8 reasons why Sweden's open economy has a global impact:
- €136B exports with a positive balance of trade
- Committed EU and WTO member
- Strong promoter of free trade and low entry barriers
- 3.6% average GDP growth in the past three years
- Sweden ranks among Europe's top five countries for VC investment volume 
- 33 per cent of Swedish manufacturing employees work for foreign-owned companies
- Sweden represents 55% of start-up exit value in the Nordic region 
- No discrimination of foreign ownership
Ask almost anyone on the planet to name a Swedish company and the chances are they will have no difficulty at all. Volvo, Electrolux and IKEA have all been household names for decades and are today joined by the likes of Spotify on the world stage.
Whatever their business, today’s Swedish start-ups share the same global outlook as their predecessors, both in terms of their business models and their strategies – build a solid platform at home and then scale it up to capture the biggest possible share of the world market.
The same formula that has produced some of the world’s biggest and most successful exporting companies, is being replicated by today’s new stars. However, unlike their predecessors, today’s entrepreneurs’ will take considerably less than 100 years to make their global dreams come true.
Since Spotify launched in 2008, the online music streaming service has become a global force in the entertainment industry. Similar success stories of local build to global reach can be found at Klarna (payment solutions), King (online games) and iZettle (payment systems for small businesses).
But the phenomenon is by no means limited to music, financial services or gaming. There are just as many entrepreneurs blazing a trail in manufacturing.
Springboard for industry start-ups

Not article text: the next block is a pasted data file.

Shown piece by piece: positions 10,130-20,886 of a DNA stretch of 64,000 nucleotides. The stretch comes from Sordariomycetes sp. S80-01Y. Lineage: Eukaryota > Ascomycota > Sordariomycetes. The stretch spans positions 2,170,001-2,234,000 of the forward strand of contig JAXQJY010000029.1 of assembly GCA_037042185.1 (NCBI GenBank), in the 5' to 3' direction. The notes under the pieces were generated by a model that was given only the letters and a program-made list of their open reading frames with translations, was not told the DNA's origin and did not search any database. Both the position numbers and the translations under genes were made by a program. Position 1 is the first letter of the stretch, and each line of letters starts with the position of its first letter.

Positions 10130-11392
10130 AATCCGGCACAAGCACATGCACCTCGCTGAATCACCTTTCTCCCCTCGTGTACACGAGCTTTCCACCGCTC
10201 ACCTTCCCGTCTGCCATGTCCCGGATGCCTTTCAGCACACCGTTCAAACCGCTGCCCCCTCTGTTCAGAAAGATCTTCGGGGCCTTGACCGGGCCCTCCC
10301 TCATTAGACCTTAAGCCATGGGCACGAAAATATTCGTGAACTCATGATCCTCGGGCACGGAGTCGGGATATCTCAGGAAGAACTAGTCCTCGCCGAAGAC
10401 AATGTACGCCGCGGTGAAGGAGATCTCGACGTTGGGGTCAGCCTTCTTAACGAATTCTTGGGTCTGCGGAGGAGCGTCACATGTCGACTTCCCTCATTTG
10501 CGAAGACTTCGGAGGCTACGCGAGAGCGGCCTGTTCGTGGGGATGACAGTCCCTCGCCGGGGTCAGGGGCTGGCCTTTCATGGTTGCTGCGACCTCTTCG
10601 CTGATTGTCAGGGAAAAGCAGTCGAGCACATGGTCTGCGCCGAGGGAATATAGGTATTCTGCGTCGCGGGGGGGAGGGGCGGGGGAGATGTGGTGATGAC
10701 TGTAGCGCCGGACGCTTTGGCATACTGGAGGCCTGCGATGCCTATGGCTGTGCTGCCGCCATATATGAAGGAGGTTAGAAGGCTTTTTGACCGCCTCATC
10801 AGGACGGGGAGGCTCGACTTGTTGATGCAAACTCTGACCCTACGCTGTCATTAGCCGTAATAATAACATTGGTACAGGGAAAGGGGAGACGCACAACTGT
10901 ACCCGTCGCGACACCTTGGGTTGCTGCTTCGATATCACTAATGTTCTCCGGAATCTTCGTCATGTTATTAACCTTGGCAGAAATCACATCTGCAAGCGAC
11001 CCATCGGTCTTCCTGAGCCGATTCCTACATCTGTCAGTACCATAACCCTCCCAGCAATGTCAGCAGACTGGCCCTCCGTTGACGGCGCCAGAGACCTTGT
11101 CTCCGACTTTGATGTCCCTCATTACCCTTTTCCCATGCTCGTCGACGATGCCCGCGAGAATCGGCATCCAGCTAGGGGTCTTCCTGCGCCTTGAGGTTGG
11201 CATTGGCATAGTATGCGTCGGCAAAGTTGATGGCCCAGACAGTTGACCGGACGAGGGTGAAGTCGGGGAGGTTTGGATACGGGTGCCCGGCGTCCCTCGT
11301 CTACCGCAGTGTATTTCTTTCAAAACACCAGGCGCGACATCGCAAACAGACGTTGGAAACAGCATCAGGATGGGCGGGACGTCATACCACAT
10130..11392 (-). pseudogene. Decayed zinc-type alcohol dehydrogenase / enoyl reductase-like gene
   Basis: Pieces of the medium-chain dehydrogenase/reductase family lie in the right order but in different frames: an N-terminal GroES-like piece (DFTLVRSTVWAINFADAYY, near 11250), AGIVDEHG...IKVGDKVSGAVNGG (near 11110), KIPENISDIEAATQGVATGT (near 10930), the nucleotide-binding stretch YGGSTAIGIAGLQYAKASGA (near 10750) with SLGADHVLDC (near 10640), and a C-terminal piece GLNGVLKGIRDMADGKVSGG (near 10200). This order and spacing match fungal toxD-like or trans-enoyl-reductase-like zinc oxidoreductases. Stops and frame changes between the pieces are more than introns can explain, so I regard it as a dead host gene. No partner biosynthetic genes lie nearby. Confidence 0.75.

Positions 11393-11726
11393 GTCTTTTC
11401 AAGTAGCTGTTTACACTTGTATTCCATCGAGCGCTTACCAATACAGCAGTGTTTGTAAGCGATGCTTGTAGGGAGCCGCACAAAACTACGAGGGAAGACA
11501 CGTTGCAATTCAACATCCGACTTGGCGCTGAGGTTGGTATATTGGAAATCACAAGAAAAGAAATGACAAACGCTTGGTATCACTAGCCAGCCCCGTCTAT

In Sweden’s manufacturing sector, companies such as Arcam, a leader in technologies for metal-based additive manufacturing (3D printing of metal parts), have made their international mark in a short period of time.
In 2016, the corporate giant General Electric purchased a 76.2 per cent stake in Arcam, which was founded in 1997 in the town of Mölndal, 10 km south of Gothenburg. And there are many more examples.
T-Engineering based in Trollhättan, in the heart of Sweden’s automotive cluster, was set up in 2012 by engineers from Saab Automobile and General Motors to manufacture electronic systems for trucks and cars. In less than a year, the company attracted investments from China’s fourth largest automaker Dongfeng which now has a 70 per cent ownership stake.
Other fast-growing Swedish manufacturers include OpiFlex which has developed a flexible automation solution based on mobile robotic installations that can be deployed on demand.
Initiatives such as Things at KTH, Sweden’s Royal Institute of Technology, and ABB’s innovation growth hub Syner Leap, are aimed at helping small companies grow and expand – and offer a glimpse into the current drive toward ecosystem collaborations.
A mindset for success
Arguably, the global business mentality in Sweden is even stronger and more ingrained than at any time in the nation’s industrial history.
Today’s young entrepreneurs are better educated and more well-travelled. English as a second language is a given, but they are often proficient in other languages, too. And, in general, they are recognised for displaying an open-minded attitude towards other cultures and customs.
In addition to this global DNA, Swedish entrepreneurs operate in a stable financial and political environment (the country emerged relatively unscathed from the financial crisis of 2008) and also enjoy business-friendly taxation on a par with most European countries.
All of which are significant plus-points for overseas investors looking for potential business partners.
(1) European Tech Funding Report 2017
 Creandum Exits Report, 2016